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If you or someone you know has severe allergies, you’re probably familiar with an EpiPen — a medical device that can stop a potentially deadly reaction to a bee sting or a food allergy.
The device, which NBC says cost about $100 in 2008, has shot up more than 400 percent in price and now starts at $500 and up — a price some allergy sufferers simply cannot afford.
Dr. David Naimi, a specialist at Seattle’s Northwest Asthma & Allergy Center, told KIRO that the jaw-droppingly high price of the EpiPens has been a significant issue for many of his patients. Naimi says not having affordable access to an EpiPen can have deadly consequences.
“Epinephrine is the cornerstone of treatment for a severe allergic reaction. And without it, if you’re having a bad allergic reaction, it could lead to death.”
Drugmaker Mylan bought EpiPen in 2007, when the allergy devices wholesaled for about $57 each and brought in about $200 million annually in sales, according to Bloomberg. Today, EpiPens start at about $500, and the device’s revenue exceeds $1 billion.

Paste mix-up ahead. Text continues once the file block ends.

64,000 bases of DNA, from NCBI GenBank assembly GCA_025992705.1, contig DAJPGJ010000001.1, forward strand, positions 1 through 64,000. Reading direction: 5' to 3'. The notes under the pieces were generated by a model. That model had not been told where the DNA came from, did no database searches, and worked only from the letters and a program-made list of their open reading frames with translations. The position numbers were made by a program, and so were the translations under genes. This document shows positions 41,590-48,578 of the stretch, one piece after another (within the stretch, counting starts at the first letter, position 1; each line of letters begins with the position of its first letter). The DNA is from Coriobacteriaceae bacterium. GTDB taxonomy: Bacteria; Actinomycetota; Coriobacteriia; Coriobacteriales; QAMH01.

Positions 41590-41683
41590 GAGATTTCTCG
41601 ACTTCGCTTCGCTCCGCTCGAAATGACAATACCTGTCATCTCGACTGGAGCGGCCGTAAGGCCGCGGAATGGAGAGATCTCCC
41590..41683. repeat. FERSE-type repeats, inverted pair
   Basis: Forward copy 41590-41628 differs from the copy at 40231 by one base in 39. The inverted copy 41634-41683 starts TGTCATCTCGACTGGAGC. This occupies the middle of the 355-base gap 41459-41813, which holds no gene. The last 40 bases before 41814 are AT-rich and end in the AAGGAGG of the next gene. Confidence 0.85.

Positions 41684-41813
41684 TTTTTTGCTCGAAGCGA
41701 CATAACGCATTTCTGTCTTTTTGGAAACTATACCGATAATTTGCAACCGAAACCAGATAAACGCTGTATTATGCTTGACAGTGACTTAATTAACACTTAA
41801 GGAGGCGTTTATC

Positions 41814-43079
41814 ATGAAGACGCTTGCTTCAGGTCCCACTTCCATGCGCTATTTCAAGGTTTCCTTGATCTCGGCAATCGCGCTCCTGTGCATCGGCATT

Its success is the result of “aggressive marketing and branding campaigns, and lobbying for legislation that requires the product to be stocked in schools,” says NBC, adding that Mylan’s EpiPen now has “a brand dominance equal to that of Kleenex.”
Mylan has also enjoyed a near monopoly on the device since its main competitor launched a recall last fall.
The allergy device contains about $1 worth of epinephrine, a hormone that can stop anaphylactic shock from a potentially fatal allergic reaction. EpiPens expire after a year, so users have to fill them annually.
NBC says Mylan issued a statement saying the EpiPen prices have “changed over time to better reflect important product features and the value the product provides,” and that “we’ve made a significant investment to support the device over the past years.”
Drug pricing tracker DRX told Bloomberg that the EpiPen’s price hike is among the biggest of any top-selling brand-name drug.
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